There’s a lot more to criticize about Johnson’s essay, and I’m not going to try to tackle all of it, but here’s another important piece:
Friedman proposes that colleges adopt sexual misconduct policies under which “any party to a sexual interaction” would be required “to make sure their partner is actively enthusiastic about what’s happening — not just not objecting.”
In response, Johnson wonders rhetorically how such consent would be demonstrated — “through videotape? a signed, notarized agreement?” But his question demonstrates a failure to understand the distinction between a conduct standard and a standard of proof.
In many instances of sexual assault, the only evidence of whether consent was given is the testimony of the parties involved. If there are no witnesses or evidence of physical trauma, and the fact of sexual contact is not in dispute, the question of consent often comes down to what the parties say happened, and — if they disagree — whose version is accepted by the adjudicating body. And this is, crucially, true whatever standard of consent is employed.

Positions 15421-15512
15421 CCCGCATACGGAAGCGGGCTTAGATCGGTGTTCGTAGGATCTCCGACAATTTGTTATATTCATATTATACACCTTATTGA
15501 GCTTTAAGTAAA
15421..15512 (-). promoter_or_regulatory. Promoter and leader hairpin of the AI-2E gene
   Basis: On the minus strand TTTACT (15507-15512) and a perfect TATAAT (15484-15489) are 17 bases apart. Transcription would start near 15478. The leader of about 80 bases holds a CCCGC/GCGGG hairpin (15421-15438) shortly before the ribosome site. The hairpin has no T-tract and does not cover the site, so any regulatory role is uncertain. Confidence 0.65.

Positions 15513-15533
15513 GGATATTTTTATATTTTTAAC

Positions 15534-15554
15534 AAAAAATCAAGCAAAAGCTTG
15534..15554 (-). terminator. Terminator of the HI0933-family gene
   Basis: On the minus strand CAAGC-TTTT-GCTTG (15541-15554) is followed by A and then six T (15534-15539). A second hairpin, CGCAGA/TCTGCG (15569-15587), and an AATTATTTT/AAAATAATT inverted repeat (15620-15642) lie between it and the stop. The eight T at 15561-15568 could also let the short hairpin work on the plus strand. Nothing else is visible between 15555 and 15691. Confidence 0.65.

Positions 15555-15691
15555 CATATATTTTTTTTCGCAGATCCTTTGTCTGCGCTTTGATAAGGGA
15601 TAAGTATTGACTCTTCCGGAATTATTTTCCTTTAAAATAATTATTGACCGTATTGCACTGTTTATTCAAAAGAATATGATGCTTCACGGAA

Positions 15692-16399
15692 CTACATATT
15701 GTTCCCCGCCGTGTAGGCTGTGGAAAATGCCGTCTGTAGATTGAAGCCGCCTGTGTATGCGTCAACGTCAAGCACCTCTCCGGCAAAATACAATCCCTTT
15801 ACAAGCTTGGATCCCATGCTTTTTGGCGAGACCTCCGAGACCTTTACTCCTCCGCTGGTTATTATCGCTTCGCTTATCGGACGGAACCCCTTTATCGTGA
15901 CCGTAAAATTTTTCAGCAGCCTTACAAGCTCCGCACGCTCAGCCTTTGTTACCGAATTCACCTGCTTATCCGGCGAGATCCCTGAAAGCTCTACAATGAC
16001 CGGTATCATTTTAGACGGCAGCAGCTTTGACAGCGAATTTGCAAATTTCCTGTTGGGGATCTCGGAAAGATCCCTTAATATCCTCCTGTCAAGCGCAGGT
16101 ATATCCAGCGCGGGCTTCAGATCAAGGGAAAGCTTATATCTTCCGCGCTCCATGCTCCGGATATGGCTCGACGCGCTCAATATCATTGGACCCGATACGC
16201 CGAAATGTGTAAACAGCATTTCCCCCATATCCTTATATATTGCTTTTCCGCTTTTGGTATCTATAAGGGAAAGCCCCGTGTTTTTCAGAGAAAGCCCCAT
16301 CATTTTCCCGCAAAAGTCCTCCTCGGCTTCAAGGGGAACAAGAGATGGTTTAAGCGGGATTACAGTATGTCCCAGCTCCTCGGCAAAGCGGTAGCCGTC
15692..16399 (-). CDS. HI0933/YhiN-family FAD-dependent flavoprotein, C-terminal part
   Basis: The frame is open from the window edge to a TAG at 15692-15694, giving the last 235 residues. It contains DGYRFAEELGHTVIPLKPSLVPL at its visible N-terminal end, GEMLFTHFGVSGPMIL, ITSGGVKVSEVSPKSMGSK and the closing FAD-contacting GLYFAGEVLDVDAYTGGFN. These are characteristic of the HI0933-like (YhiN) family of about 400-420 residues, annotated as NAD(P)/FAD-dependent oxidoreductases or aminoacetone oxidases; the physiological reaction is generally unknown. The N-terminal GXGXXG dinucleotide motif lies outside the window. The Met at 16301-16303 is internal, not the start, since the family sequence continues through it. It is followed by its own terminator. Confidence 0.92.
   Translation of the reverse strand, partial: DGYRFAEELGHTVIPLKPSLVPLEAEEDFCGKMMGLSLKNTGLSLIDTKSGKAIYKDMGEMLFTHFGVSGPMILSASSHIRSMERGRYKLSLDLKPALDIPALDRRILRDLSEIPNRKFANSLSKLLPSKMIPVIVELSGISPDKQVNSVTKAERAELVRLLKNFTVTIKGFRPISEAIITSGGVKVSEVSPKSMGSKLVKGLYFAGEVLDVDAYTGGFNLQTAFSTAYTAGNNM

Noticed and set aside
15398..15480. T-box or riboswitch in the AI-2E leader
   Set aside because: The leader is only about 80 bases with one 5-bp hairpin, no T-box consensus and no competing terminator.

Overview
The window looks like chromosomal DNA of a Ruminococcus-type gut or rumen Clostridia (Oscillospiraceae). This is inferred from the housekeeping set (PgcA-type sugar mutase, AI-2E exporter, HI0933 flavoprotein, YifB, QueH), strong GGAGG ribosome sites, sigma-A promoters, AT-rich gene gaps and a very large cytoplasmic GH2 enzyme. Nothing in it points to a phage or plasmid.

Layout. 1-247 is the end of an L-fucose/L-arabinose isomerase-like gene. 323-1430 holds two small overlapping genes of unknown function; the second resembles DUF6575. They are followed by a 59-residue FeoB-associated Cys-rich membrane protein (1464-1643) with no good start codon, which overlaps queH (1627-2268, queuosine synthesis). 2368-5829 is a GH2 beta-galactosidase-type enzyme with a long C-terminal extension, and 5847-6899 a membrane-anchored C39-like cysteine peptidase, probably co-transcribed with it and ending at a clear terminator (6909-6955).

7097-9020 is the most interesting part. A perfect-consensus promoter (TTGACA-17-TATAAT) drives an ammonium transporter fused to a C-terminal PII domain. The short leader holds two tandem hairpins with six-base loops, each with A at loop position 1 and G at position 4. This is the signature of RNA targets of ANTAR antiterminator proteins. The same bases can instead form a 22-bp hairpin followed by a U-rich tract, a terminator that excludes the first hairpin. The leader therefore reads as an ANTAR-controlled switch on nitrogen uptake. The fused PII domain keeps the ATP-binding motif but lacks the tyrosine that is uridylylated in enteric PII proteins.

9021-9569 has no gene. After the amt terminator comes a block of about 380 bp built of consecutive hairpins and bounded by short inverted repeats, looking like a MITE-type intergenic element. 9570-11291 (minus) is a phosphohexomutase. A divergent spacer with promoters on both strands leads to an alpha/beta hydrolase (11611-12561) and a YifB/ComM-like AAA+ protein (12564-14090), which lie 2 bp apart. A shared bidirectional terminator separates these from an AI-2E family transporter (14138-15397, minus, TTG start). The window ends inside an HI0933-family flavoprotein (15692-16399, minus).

If Friedman’s standard were adopted, in other words, the burden of proof wouldn’t change. All that would change is the burden of the parties in determining whether consent existed at the time of the sexual contact itself.
Instead of a non-consenting party having the obligation to express that lack of consent, the initiating party would have the obligation to determine — verbally or non-verbally — that such consent existed. This standard is intended to deprive accused rapists of what Friedman calls “the ‘miscommunication’ excuse.” If you have sex with someone against their will, she argues, your obliviousness to their wishes should not be a defense.
The question of how consent should be defined is a big one — and, yes, it’s tricky. There’s room for reasonable people to disagree about how to answer it. But Johnson’s objections contribute nothing to that debate.
Campus policies on sexual misconduct could not be more consequential — either for the victims of such crimes or those accused of them. Johnson’s slapdash treatment of the subject does nobody any good.